Seed Grant Recipients

Congratulations 2018 University Provost Seed Grant Recipients!

Retaking America’s Historical Pulse: A National Survey 20 Years Later

Principal Investigator: Peter Burkholder, Ph.D., Professor, Social Sciences and History Department, Becton College

Abstract:  The project proposed is to re-run a modified form of Roy Rosenzweig & David Thelen’s national survey, the results of which were published as The Presence of the Past: Popular Uses of History in American Life (Columbia Univ. Press, 1998). In that study, R&T took the pulse of America’s interest and involvement in history. Among other things, the researchers learned that the general public is fascinated with the past, but mostly only on its own personal terms. The survey also queried respondents on sources for historical information and found the public often trusts resources that are unaligned with those of professionals, thus reinforcing the disconnect between academic and popular history. Nevertheless, history remained a popular choice of undergraduates in the 1990s.

The aim of the proposed phone-based, national survey is to ascertain how perceptions have changed since R&T’s original study. This is all the more important, since the general public now receives information about the past in ways that were only nascent (e.g., websites, 24-hour news channels) or simply did not exist (e.g., social media) in the 1990s. Approaches to teaching the past have likewise changed considerably in the interim, moving from a predominant “coverage” methodology to a growing school of “historical thinking.” Such developments and changes may have had an impact on the American public’s perceptions of the past, but no one has attempted to measure them in over two decades. If the problems alluded to in the preceding paragraph are to be addressed, then hard data are needed.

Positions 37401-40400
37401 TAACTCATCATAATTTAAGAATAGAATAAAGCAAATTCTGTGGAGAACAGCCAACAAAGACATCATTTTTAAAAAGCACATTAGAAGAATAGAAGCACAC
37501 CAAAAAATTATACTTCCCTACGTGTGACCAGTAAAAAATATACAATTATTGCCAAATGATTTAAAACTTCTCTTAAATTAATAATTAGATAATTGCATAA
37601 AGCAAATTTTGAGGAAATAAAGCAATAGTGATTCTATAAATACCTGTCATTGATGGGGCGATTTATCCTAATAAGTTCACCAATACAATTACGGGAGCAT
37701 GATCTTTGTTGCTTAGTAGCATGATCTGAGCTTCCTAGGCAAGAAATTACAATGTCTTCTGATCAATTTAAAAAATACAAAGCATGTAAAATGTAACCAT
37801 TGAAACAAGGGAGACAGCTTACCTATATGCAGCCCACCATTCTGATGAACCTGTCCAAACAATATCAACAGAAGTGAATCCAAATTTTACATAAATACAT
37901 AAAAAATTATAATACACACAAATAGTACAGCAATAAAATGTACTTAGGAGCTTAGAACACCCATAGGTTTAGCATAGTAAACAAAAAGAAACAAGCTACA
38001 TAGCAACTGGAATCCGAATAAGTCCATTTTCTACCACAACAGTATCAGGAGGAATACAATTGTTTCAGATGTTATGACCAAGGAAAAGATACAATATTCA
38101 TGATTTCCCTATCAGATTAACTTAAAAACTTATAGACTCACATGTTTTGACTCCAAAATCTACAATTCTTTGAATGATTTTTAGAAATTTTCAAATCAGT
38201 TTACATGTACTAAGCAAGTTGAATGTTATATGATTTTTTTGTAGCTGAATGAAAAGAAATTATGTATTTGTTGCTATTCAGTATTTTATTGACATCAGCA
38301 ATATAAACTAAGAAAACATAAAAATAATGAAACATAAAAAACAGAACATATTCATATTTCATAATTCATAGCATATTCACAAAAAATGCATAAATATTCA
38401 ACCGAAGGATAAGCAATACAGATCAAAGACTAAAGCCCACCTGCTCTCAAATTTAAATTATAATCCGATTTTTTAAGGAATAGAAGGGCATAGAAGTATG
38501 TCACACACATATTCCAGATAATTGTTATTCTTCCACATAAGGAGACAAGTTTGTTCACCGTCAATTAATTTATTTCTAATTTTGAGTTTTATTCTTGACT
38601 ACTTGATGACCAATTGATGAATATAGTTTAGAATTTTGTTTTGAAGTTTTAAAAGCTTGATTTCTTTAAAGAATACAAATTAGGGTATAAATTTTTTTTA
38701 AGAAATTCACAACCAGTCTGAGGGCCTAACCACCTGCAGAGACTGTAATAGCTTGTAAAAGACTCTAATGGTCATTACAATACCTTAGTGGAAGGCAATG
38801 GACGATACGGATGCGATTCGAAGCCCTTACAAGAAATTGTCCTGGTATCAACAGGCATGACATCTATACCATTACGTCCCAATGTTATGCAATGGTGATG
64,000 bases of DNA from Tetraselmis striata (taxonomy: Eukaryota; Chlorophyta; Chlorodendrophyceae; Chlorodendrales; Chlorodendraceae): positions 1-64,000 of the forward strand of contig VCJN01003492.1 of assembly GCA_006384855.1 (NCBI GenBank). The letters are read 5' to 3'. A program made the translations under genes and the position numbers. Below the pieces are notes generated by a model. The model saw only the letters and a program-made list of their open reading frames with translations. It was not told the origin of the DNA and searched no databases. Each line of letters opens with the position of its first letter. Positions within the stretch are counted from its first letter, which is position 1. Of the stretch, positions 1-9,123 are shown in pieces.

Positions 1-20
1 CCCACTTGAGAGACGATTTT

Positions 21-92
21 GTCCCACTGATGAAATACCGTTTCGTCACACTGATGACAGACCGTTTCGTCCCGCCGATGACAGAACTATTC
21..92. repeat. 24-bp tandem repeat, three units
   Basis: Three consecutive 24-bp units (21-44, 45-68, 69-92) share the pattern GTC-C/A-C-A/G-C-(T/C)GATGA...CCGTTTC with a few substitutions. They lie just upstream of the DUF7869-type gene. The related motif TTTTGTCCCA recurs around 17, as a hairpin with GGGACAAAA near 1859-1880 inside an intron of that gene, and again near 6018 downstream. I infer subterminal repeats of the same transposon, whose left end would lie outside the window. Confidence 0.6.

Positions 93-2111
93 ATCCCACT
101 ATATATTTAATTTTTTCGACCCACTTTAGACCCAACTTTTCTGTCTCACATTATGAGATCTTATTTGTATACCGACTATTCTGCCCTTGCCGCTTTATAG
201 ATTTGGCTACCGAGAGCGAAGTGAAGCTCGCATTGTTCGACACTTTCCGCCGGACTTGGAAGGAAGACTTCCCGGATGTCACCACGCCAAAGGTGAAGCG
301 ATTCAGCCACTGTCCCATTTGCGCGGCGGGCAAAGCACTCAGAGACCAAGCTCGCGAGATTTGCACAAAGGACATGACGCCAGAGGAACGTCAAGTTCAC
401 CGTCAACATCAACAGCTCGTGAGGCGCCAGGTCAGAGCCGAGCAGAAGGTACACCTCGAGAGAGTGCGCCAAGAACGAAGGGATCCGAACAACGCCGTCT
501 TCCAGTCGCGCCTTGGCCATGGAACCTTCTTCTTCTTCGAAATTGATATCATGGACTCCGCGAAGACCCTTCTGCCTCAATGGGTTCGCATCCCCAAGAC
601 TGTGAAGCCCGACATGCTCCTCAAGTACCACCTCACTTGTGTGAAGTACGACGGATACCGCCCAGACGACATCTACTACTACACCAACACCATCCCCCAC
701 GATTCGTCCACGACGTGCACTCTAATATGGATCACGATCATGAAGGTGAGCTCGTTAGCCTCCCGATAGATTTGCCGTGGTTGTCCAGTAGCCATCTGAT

Development of 3D Printed Nanofilms for Long Lasting Analgesia

Principal Investigator: Hyunah Cho, Ph.D., Assistant Professor, Pharmaceutical Sciences, School of Pharmacy

Abstract:  The ultimate goal of our research project is to develop an analgesic eluting bio-absorbable nanofilm that releases an non-opiod  drug providing long-lasting analgesia for maximum pain relief after major surgery while minimizing systemic side effect toxicity.  As a result, we anticipated that the frequency of postoperative opiod use can be significantly reduced.  In the proposed study, for the first step toward this goal, an analgesic eluting bio-absorbable nanofilm will be carefully designed and fabricated using a customizable 3D printing technique.  Its basic physiochemical properties and the blood toxicity will be determined, and based on the results, the construct will be modified accordingly.